Meet the man using ice cream as a platform for humanitarian work

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Meet the man using ice cream as a platform for humanitarian work

You might recognise Tapiwa Guzha, a.k.a. Tapi Tapi, by his ice cream, but that’s not all he does. Using ice cream as a platform to have a broader discussion about matters such as identity and culture, Tapi has become an inspiring force in the local food industry and beyond. He chats to us about what’s been keeping him busy and what he’s planning next.

Formally a scientist with a PhD in molecular biology, Tapi has an altogether different approach to ice cream. He finds inspiration for his flavours all over – from weekly forages, African culture and tradition all act as a base for ideas. Flourishing ice cream business aside, Tapi works hard to empower the community around him, through a feeding scheme he set up that serves wholesome, real food.

1. Having made it through lockdown, how are you feeling about life and your business at the moment?

Unlike others, I didn’t actually hustle during lockdown, I knew I’d be starting a new initiative this year and had saved up to sustain myself as a fledgling entity. Once restrictions were lifted, I continued as usual and my feelings about life and the initiative haven’t shifted. I’m not in the ice-cream business, I never have been, so my success and happiness isn’t linked to ice cream sales. I’m far more focused on the humanitarian impact of the work and how empowering it’s been for myself and other folks who look like me. Life is great, I feel happy, report to nobody. I am free.

2. I’d like to talk about your podcast a little. Can you start by telling us what sparked the idea and need for it?

I make choices based on how they will affect my happiness. Starting the podcast was a nice way to get some thoughts and ideas out and to share some of my journey and experience. I knew it would be cathartic and benefit others, so I did it because it would make me happy. I host it on my website only and release it whenever I feel like it because it’s not an obligation and something done out of choice every single time. Again, maintaining happiness is important.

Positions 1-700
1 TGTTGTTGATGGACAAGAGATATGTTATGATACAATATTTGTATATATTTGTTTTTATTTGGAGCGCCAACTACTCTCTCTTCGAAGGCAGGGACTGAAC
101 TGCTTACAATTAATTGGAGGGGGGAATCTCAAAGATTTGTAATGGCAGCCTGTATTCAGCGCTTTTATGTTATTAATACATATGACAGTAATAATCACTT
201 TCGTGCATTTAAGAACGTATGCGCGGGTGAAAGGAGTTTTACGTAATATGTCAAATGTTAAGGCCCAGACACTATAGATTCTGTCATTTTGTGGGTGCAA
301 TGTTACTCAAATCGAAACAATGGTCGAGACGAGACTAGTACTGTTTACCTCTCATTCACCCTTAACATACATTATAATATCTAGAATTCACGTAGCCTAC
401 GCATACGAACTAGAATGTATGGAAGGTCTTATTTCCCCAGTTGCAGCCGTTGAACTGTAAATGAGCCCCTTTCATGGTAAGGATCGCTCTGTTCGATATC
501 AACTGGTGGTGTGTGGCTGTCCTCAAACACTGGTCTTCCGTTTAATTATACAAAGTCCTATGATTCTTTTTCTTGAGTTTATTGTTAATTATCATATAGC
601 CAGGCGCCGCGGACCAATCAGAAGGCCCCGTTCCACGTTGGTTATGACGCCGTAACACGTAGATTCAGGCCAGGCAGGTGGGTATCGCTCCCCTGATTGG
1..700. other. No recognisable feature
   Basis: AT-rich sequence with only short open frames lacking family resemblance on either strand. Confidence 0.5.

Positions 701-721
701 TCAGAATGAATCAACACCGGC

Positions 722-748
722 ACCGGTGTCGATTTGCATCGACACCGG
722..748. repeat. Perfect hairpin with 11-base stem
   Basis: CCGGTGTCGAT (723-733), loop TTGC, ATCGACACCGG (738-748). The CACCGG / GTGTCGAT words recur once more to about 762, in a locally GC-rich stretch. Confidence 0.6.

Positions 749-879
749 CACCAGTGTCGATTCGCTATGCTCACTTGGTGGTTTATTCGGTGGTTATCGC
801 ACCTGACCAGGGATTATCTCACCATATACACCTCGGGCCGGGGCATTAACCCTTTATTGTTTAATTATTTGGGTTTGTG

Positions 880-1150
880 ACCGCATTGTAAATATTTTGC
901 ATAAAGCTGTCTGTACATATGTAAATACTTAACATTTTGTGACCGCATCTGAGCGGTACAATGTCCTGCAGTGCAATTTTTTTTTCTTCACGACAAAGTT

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3. You tackle some very heavy, interesting topics such as identity, authenticity and gentrification. Why is it important to you to delve into these kinds of subjects? What have been some highlights of having these discussions?

I wouldn’t define them as heavy, they’re just reality and I believe we should be able to transition in and out of any subject with relative ease. We have to engage with the entirety of our lives, from silliness to the heavy and everything else. The beautiful thing about sharing more about ourselves is realising that we are all having very similar experiences and instead of benefiting from that shared experience, we think we are going through a unique struggle alone.

4. Can you talk a little about the food distribution programme you set up? When did you establish it and how can people get involved?

The food distribution programme is something that I started about four years ago. The food industry likes to sell the idea that great food is expensive and we have convinced ourselves that a slice of white bread and jam is decent, nourishing food. I disagree with both and I feel if you’re going to share some food with someone, share the food you eat in your own home or don’t bother. I eat great, nutritious food and this programme helps me facilitate that for other folks once a week. If you’d like to participate, buy an “Iwe neni” meal via my website.

 

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5. Though you’ve got so much going on at the moment, I get the feeling you’ve always got something up your sleeve. Can you share what else you’ve been working on? What can we look forward to seeing you do next?

Tapi Tapi ice cream is a tool that currently serves the purpose of representing different African cuisines and flora on the violently whitewashed Cape Town and South African foodscape. Authentic, representative and responsible ice cream is one aspect of my greater purpose, which is focused on the rehabilitation of the African ego in light of centuries of colonial oppression. The reality of this work is I can’t and, indeed, don’t do it alone. It cannot be approached from one angle while all else is forgotten. At the moment I’m focused on co-opting other Africans into the mindset of putting all our local cultures in the forefront of all that we do. This is how Tapi Tapi expands, through everyone else carving out space for their own identities and culture in their own contexts so that we truly live African lives instead of being cultural tourists in our own stories. Be African in every moment and not only when a public holiday reminds you to do so.

To keep up with Tapi, follow him on Instagram and look out for our feature with him in our upcoming November issue.

Jess Spiro Article by: Jess Spiro

Jess Spiro is a freelance food writer, chef and restaurant critic based in Cape Town, who can often be found in search of the next great plate of food. Follow her on Instagram @jess_spiro to see what she's eating.

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